27. Thank you Larry for the reality check. You are right on target. Education requires a willingness and diligence to learn. Some resist it with every fibre, even from the most engaging teachers. Some feel it’ll never matter to them and learn just enough to pass then forget it. Those who learn but don’t use their knowledge will retain some but not all of it.

    There is no excuse for any adult who has graduated from school since 1950s not knowing that Hawaii is one of our 50 states or that Puerto Rico is an American territory. Then there is our President who didn’t know Puerto Rico is a U.S. terrority until well after the hurricanes first struck there.

    Yes there is much too much civic ignorance. While we need more instructional time devoted to civics, the ignorance is not always a result of what isn’t taught, but what was either forgotten or never learned or seldom if ever used. I was a wiz at algebra and geometry and doubt I remember any of it. But I loved civics and have used it every day since.

  28. In that hiatus of no federal-quality textbooks Indiana property owners are the ones who have to card anyone with access to Earth’s FATE (alcohol, firearms,tobacco, explosives) — including members of the Hoosier State workers. Here’s a handy map-based look in modern language: CVS is another Ivy League district heath service whose employees must prove they can match pictures on the signed ID. As a substitute teacher, I KNOW students like to play geography.

    The insulting worker’s contract was terminated, making another opening for an Indiana resident — so long as established for reasons other than work with controlled federal substances.

  29. Once I was present for voir dire at a civil trial. There was a woman prospective juror who hailed from Puerto Rico. One of the lawyers asked her “how long have you been living in the United States”? She answered: “I was born in Puerto Rico, so I am a US citizen”. Then he asked her: “did you apply for citizenship, because you can’t serve unless you are a citizen”. She had just told him she was a citizen. True story. This guy was a lawyer. I think he didn’t believe her when she said she was born in Puerto Rico AND was a U.S. citizen. Her answer to him was: “people born in Puerto Rico ARE US citizens.” He looked puzzled. Despite this explanation, I still think he didn’t believe her.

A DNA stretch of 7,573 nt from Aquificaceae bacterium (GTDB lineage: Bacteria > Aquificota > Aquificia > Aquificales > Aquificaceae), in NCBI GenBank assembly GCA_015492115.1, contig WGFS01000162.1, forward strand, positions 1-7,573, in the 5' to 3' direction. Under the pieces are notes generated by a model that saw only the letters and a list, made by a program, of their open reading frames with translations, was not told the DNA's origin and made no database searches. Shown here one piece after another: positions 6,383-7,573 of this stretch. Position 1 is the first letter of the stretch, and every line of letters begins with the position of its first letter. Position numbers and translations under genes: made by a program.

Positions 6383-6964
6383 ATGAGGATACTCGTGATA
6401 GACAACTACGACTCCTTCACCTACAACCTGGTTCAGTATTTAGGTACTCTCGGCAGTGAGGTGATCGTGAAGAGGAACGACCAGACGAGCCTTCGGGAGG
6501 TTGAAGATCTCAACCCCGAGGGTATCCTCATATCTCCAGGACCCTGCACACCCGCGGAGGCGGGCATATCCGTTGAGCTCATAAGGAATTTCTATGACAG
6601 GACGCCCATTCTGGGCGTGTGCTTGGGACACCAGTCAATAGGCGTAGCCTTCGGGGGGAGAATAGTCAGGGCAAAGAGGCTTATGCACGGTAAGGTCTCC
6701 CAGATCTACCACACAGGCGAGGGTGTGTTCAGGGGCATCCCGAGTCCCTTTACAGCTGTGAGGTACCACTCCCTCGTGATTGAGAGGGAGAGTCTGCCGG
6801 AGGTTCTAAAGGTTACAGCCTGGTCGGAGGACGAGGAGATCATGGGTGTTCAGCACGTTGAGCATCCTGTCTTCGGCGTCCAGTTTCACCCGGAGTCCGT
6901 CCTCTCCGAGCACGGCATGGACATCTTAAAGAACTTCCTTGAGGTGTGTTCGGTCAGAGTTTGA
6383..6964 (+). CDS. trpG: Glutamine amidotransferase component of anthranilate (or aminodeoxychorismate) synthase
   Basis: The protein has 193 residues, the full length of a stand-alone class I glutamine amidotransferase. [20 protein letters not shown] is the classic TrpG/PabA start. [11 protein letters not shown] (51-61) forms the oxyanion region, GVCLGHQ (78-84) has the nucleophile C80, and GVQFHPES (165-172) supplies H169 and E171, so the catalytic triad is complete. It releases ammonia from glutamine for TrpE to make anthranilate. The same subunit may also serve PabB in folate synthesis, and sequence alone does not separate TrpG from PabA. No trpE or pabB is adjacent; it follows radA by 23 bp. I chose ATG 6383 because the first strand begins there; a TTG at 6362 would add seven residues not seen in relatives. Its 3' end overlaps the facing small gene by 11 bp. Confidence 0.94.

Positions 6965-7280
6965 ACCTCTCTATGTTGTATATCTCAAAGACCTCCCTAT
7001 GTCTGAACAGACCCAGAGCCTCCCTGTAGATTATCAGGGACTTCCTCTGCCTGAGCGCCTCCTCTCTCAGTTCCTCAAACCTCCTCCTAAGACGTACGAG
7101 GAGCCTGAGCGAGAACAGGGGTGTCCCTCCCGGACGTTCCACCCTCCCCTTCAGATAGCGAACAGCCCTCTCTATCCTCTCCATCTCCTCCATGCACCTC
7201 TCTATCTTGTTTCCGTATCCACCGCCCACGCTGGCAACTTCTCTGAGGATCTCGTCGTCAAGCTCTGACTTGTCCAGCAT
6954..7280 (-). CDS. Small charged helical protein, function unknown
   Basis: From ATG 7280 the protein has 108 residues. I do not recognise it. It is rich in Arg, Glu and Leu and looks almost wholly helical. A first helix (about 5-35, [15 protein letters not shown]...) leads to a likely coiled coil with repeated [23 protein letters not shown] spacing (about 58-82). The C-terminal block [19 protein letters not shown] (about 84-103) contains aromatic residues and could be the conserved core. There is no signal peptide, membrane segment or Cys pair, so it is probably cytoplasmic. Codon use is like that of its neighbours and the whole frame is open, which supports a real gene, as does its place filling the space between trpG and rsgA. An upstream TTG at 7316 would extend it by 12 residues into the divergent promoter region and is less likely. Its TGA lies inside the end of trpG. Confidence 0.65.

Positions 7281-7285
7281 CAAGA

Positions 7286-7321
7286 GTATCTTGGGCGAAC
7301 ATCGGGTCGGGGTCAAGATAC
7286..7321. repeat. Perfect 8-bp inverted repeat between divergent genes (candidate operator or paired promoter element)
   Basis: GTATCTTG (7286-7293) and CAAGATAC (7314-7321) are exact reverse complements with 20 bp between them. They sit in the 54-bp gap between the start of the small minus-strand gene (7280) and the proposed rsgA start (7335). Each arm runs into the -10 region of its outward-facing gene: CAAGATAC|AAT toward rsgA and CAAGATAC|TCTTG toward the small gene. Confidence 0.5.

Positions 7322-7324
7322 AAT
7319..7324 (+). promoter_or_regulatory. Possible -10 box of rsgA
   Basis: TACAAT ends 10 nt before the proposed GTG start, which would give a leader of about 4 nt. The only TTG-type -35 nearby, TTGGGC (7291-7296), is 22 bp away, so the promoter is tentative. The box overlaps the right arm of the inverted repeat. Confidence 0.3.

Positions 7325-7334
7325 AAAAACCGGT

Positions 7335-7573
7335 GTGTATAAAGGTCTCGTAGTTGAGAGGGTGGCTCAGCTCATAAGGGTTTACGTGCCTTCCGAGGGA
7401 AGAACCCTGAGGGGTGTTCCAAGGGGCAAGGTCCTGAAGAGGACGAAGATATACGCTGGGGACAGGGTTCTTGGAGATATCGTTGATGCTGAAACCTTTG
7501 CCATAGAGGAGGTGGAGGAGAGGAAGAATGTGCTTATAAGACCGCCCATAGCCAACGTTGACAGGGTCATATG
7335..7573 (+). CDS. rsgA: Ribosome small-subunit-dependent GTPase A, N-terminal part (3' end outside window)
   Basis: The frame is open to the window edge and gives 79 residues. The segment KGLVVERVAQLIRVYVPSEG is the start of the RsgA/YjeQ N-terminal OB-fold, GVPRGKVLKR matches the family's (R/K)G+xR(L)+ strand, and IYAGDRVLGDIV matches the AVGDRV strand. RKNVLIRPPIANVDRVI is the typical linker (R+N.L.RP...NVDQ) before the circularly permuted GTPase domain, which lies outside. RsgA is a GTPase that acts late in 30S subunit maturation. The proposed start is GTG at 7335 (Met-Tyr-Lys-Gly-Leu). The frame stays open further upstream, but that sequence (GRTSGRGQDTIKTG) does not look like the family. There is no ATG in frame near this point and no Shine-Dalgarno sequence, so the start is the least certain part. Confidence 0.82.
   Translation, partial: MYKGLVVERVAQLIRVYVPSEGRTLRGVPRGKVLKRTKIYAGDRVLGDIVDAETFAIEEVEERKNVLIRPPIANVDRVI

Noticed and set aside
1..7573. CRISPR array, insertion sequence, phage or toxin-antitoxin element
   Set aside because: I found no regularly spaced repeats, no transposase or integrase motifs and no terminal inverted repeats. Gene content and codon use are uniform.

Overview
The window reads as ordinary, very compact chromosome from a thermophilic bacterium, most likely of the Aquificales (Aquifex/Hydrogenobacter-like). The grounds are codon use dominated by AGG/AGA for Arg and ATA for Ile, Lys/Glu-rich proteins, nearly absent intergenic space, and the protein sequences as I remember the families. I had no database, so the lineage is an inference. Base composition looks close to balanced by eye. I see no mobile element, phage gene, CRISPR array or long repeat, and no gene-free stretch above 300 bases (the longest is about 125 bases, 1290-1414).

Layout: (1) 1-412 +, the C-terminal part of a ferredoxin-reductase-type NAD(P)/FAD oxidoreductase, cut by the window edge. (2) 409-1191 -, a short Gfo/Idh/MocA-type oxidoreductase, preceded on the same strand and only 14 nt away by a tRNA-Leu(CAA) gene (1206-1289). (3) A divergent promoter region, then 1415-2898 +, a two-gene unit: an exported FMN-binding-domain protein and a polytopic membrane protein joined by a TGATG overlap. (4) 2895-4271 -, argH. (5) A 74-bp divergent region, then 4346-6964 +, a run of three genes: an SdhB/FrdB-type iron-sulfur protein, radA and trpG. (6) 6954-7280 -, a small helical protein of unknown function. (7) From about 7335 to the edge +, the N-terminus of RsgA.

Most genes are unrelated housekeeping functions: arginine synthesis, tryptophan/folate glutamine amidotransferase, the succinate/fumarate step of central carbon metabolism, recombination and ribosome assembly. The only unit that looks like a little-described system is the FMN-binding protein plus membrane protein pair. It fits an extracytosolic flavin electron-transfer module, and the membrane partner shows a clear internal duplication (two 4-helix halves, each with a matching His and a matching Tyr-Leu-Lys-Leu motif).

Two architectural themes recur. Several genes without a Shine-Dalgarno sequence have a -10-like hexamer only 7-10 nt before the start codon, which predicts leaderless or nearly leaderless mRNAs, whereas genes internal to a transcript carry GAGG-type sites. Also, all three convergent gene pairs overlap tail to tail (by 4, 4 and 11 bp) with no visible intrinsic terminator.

30. Natacha’s witness of a lawyer and a prospective juror who hailed from Puerto Rico is a small example I will borrow to support my post above.

    There will be about two-thirds of our citizens who do well in school, some well-enough to become lawyers. And yet, in reference to the competent civic knowledge that we expect to get from that upper two-thirds of our population, we are more and more disappointed.

    When we point to what is wrong with our schools, again reference competent civic knowledge, it does little good to examine the bottom third of our graduates, who have nearly nothing to do with where we are led.

    Our problem — the problem that is leading us astray — is with the top two-thirds, the portion we wrongly presume to be “educated”.

    Michael Flynn was never part of the bottom third of his school.

    Betsy DeVos was never part of the bottom third of her school.

    Paul Manafort was never part of the bottom third of his school.

    William Barr was never part of the bottom third of his school.

    I doubt that any of the misfits and reprobates that Trump has brought into his administration was ever part of the bottom third of their school. Yet, something is wrong with them. There is something very important that they never learned, or that they rejected.

    Yet, we keep blaming our national problems on the one-third at the bottom of our education system — the one-third who will be mere followers over whatever cliff the upper two-thirds lead them to. Does anyone else have a problem with that?